Ontario's energy sector has put measures in place to ensure continuity of service for the province's power supply amid uncertainty caused by the novel coronavirus, industry stakeholders say.
"The biggest challenge for energy companies is ensuring ongoing operations," explained Vince Brescia, the president of the Ontario Energy Association, which represents various power companies.
Brescia expressed confidence in the industry reaction to the crisis, saying that companies have put into place protocols to ensure employees from non-critical areas are working from home and that measures are being undertaken so that employees limit interaction with incoming workers on shift changes.
Energy stakeholders tend to have extensive contingency plans in place for a variety of events that could compromise operation, including attacks and disasters. This, Brescia said, falls into that category. "This is the big one."
Key stakeholders have taken steps to respond to the coronavirus, which has caused the province to shut down public schools for two weeks following March Break and has seen a recommendation from the Centre for Disease Control of no gatherings of more than 50 people for the next eight weeks.
Ontario Power Generation (OPG), which produces about half of the province's electricity, says it has been planning for coronavirus scenarios since it became an issue in January. "We're well-prepared for this unprecedented event," assured spokesperson Neal Kelly.
OPG has asked staff who can work from home to do so, and has established a crisis management communication centre to address coronavirus-related issues. Employees have been told about the importance of proper hygiene and social distancing, and hand sanitizer is available throughout the company's various facilities, Kelly added. "Our key thing is to make sure that our employees are safe, that our operations are safe," he said. OPG is taking extra care around critical personnel who operate the control rooms, and ensuring that no one who does not need to be in the rooms enters. The company has also shut down visitor centres and facility tours in an effort to reduce risk.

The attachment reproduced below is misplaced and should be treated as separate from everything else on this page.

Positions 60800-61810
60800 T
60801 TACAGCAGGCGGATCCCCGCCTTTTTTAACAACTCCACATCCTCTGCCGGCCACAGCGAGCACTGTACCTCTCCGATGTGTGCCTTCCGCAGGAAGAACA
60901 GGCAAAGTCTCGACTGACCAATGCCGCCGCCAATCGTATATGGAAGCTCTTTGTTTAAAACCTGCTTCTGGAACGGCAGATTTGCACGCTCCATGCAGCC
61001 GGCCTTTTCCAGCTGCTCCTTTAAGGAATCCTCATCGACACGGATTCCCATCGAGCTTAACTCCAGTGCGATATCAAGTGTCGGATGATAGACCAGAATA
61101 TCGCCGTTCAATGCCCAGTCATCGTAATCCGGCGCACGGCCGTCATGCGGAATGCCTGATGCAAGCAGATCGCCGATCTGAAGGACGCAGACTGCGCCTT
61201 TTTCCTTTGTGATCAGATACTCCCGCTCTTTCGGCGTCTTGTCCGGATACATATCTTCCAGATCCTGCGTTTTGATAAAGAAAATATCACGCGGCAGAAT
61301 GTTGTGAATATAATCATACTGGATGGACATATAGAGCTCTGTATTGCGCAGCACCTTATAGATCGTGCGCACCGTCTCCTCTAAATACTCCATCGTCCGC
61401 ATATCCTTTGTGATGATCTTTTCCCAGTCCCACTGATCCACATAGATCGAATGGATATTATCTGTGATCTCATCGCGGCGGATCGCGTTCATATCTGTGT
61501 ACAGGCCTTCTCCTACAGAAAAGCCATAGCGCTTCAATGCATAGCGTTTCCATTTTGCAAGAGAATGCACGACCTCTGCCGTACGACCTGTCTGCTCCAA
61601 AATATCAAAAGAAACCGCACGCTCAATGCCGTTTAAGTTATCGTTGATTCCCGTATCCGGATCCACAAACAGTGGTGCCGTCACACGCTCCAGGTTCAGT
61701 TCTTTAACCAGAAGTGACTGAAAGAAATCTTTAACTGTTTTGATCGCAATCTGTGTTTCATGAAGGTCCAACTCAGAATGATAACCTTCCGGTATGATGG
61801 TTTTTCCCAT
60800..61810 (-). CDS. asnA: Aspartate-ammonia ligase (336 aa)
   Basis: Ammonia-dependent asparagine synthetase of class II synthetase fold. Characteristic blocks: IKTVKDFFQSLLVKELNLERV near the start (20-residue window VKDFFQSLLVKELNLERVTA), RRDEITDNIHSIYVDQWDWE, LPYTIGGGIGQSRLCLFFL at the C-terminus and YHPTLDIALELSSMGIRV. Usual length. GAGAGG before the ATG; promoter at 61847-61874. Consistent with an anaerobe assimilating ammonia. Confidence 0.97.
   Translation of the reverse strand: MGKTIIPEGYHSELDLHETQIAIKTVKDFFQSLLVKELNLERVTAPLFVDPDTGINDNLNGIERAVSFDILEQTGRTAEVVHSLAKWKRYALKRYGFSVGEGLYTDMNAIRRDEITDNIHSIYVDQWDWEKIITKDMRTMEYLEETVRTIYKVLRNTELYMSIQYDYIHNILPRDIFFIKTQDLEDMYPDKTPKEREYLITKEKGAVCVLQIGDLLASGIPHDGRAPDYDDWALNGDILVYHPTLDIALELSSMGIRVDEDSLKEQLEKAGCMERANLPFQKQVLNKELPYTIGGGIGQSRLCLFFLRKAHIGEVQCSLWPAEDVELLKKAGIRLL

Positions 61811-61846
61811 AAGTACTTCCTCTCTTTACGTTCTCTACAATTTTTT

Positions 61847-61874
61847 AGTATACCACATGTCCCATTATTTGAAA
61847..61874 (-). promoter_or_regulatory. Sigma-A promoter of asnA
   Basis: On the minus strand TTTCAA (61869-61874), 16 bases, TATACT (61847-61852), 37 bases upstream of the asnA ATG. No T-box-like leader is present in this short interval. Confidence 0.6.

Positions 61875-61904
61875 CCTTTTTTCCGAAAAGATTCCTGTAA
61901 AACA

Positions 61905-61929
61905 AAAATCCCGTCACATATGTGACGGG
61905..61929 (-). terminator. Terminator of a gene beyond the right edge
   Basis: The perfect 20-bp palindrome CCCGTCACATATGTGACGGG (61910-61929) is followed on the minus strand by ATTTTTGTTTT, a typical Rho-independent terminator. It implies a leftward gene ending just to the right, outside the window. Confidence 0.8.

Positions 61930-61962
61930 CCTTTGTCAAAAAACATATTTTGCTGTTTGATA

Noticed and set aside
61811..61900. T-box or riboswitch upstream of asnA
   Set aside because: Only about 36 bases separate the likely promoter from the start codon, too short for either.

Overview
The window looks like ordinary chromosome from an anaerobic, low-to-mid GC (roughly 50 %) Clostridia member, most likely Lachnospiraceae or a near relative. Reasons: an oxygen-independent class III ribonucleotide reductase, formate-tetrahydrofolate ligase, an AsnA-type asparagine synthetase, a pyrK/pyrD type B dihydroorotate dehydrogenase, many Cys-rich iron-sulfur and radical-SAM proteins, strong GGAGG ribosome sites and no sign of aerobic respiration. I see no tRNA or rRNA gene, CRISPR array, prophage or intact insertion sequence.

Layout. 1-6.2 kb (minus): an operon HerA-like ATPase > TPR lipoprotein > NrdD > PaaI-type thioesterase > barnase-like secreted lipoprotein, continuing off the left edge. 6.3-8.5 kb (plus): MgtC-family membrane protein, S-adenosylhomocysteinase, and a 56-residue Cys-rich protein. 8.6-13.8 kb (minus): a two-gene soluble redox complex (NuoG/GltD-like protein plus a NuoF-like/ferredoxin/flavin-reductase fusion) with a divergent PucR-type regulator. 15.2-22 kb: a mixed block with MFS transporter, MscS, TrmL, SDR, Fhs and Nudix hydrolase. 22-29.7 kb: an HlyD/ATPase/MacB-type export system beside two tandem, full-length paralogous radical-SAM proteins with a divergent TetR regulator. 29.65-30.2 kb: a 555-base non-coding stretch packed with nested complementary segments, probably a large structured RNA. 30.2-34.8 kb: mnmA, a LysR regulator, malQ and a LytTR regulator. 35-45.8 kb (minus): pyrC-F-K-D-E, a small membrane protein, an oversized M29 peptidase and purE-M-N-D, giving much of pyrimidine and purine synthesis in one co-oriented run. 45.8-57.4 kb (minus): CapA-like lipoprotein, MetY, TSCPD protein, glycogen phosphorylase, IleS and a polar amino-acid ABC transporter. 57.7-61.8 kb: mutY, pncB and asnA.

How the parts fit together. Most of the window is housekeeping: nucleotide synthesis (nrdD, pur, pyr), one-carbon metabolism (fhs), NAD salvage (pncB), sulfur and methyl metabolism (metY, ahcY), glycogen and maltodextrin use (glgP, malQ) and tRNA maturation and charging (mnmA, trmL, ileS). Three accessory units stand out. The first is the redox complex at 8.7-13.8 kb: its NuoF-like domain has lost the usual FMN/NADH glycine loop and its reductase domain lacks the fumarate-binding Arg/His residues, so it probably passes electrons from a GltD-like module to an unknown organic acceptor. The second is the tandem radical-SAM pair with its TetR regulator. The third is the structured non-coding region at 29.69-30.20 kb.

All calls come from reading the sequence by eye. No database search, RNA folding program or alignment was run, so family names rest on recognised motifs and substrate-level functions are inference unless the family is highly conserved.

The Independent Electricity System Operator (IESO) is also taking precautions. The "vast majority" of the IESO's 800 employees are working from home, vice-president Terry Young told QP Briefing. He also acknowledged that with so many people across the province working from home the demand on the province's power system has decreased, although it's difficult to tell yet how much of that is due to coronavirus-related behaviour compared to daily weather fluctuations.
The changes in behaviour come during what is typically an ebb in power demand as consumers are using less heat and aren't ready to turn on the air conditioning, he added. The IESO will continue to monitor power demand to determine if it will shut down generation that's not needed at the moment, he added.
The Ontario Energy Board (OEB) is changing its normal operating procedures in response to the circumstances, with Chief Operating Officer Mary Anne Aldred outlining in a memo steps it is taking. "We ask that visitors to OEB offices who have travelled to high-risk areas, or think they may have been exposed to COVID-19 or are showing symptoms of it, to refrain from attending our offices for the applicable quarantine period," she wrote late last week as the coronavirus was declared a pandemic. Oral hearings and technical conferences have been canceled in the near term, and stakeholder meetings and working groups will be conducted through conference calls and webinars. Business travel and community outreach meetings, including those in Toronto, have also been canceled due to coronavirus concerns.
Hydro One and other electricity companies are taking steps to ensure continuity of service for consumers who are facing uncertainty due to the coronavirus by extending their winter moratoriums on disconnections. Additionally, Hydro One has started a pandemic relief fund for consumers who are experiencing hardship or impacts due to the coronavirus. "We hope this fund and the added measures provide our customers peace of mind so they can concentrate on what matters most — keeping their loved ones safe," the company stated in a release. Customers who fit that situation are asked to call Hydro One to see what the company, whose largest shareholder is the government of Ontario, can do for them.
Energy Minister Greg Rickford's office shared the approach and principles the government is applying to the industry during this crisis. "We are looking at all options to help Ontarians through this uncertain time," spokesperson Sydney Stonier stated, leaving nothing off the table in a quickly evolving situation. "To date, we have focused on our most vulnerable by working with electricity providers and Enbridge to extend the winter disconnect period so no families are left without electricity or natural gas. We will continue to review all options, but at the moment we are focusing all of our attention on those who need it most."